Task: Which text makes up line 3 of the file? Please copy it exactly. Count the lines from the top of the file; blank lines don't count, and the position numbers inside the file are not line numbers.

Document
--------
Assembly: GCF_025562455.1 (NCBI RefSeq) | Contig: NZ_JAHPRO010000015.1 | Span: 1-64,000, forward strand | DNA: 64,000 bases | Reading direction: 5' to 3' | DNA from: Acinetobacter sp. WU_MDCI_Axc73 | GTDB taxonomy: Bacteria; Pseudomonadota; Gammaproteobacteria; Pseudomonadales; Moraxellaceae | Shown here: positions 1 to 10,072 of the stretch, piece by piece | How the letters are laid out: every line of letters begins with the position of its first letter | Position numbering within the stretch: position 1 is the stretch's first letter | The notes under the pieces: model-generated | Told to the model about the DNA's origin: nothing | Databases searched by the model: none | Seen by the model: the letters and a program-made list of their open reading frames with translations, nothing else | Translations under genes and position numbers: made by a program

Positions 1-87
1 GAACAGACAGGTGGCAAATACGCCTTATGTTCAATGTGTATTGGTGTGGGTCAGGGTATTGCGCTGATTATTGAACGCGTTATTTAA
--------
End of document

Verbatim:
1 GAACAGACAGGTGGCAAATACGCCTTATGTTCAATGTGTATTGGTGTGGGTCAGGGTATTGCGCTGATTATTGAACGCGTTATTTAA